Tips for Beginners and Troubleshooting Strumming Problems
Strumming Techniques for Beginners
A lot of the concepts I’ll be talking about in this post are covered in the lessons I’ve done on other pages in the site, so I will be referencing those.
The first thing many people want to do when they learn how to play guitar is to learn how to strum the guitar to accompany themselves or a friend singing. A lot of times beginners will try to strum without a pick and just use their thumb, but I strongly discourage this with my students. Learning how to use a pick is not that difficult, and acoustic guitars have a clearer sound when strummed with a pick. There’s nothing wrong with choosing to strum with your thumb if the song calls for it; but, if you want to be a well-rounded guitarist capable of playing multiple styles, you need to be able to use a guitar pick. If you have any problems holding the pick, please check out my video and page on “Guitar Basics.” Also, feel free to comment on this post with any questions.
Assuming you’ve mastered holding the pick, the first thing you want to be able to do is strum down and up, and be able to switch between a few basic open chords. You need to at least know how to play E major, A major, and D major; if you don’t, check out beginner guitar lesson 3 which covers these chords.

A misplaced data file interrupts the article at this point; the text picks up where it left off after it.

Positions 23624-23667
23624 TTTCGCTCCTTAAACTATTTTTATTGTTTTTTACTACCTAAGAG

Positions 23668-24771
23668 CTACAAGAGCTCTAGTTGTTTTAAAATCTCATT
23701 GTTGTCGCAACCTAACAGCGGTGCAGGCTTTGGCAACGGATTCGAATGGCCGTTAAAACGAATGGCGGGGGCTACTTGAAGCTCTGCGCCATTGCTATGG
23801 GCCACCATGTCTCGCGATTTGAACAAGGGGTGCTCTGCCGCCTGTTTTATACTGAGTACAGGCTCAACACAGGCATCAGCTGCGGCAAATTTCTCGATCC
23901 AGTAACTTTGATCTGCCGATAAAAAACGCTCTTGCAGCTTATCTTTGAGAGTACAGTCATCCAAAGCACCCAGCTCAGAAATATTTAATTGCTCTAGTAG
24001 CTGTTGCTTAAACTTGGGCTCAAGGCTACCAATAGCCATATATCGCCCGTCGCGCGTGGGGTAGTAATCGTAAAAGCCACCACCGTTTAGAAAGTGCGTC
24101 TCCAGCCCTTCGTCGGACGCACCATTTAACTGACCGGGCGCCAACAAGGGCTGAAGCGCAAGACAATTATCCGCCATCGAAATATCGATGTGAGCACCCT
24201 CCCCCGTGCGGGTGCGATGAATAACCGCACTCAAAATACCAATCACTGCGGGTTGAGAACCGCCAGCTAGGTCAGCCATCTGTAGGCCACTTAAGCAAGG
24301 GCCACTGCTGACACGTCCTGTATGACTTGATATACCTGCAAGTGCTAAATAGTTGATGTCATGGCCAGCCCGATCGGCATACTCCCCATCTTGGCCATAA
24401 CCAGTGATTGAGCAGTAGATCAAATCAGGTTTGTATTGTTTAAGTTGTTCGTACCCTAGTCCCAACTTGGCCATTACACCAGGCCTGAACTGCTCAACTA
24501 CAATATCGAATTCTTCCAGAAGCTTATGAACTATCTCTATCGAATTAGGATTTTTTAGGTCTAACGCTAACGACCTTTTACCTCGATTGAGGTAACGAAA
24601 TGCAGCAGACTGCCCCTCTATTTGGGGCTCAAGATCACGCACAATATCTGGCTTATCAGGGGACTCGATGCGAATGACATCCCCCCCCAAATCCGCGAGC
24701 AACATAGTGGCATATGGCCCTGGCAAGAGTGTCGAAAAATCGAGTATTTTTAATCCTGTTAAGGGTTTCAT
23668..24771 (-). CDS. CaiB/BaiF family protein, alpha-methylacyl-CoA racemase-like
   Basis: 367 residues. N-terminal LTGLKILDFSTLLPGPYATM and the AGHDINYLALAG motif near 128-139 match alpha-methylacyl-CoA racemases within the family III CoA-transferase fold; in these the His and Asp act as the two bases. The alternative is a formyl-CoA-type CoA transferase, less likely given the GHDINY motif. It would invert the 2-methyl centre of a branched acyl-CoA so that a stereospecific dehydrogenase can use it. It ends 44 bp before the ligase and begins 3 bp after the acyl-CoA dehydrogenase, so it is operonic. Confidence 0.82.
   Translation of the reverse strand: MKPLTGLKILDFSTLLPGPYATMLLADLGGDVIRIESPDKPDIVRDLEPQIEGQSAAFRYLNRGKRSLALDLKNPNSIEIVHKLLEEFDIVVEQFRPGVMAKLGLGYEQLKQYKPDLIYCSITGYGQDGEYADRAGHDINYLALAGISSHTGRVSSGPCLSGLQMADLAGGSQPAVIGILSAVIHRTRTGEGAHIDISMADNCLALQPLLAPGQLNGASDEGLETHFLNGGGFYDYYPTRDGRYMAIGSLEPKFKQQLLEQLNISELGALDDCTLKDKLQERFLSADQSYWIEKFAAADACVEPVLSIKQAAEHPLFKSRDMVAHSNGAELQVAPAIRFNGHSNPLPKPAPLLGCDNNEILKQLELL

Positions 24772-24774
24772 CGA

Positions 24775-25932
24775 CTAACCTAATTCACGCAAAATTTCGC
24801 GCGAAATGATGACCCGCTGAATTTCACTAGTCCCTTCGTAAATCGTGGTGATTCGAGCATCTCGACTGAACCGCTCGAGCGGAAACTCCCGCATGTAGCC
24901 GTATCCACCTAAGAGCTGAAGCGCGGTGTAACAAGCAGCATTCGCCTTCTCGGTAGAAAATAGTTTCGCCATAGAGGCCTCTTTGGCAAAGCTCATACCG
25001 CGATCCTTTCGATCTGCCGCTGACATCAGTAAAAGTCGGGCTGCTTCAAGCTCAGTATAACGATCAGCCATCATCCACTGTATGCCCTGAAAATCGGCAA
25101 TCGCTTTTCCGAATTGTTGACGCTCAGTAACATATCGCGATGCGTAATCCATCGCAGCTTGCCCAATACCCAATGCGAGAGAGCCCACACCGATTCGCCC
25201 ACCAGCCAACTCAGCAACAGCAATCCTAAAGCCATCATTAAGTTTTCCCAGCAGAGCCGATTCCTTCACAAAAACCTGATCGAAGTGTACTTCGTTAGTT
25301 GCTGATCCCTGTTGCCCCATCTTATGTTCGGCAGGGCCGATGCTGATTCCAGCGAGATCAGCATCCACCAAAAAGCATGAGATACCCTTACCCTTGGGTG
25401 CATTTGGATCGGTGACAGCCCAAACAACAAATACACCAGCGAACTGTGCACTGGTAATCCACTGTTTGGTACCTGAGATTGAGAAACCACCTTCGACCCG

Strumming down on the guitar
When you strum down, you want the pick to strike all of the strings in the chord. You should try to avoid hitting strings that aren’t in the chord, but that doesn’t necessarily mean that you need to stare at your pick hand while strumming. You can use your fret hand thumb to mute the sixth string, and also the fifth string for four string chords. Doing this gives you a little more leeway with the accuracy of your strumming technique.
Strumming up on the guitar
This is where the problems start. When you do the upstroke, you shouldn’t try to force the pick to go across all of the strings. Instead, you want to do more of a swooping motion with the pick that hits the bottom three or four strings. Also, you should try to turn your pick hand a little so the pick is angled in such a way that is easier to drag it across the strings.
You should be able to switch chords every four beats, strumming eighth notes. Don’t worry about switching faster than that – in most pop songs you’ll spend at least 4 beats on each chord before having to switch. If you have difficulty switching between chords, make sure you’re doing the “open strum trick.” Before doing the last upstroke before the chord change, you should lift your fingers off the chord to start moving toward the next one. It’s not cheating, it’s something that all guitar players do.
What Should I Strum?
Obviously this is a pretty open ended question. If you’re not trying to learn specific songs and rhythms and are trying to make up your own strumming patterns, you probably don’t have any idea where to begin. In the graphic below are four basic strumming patterns to learn and build upon.
Also check out the audio to go along with the tab.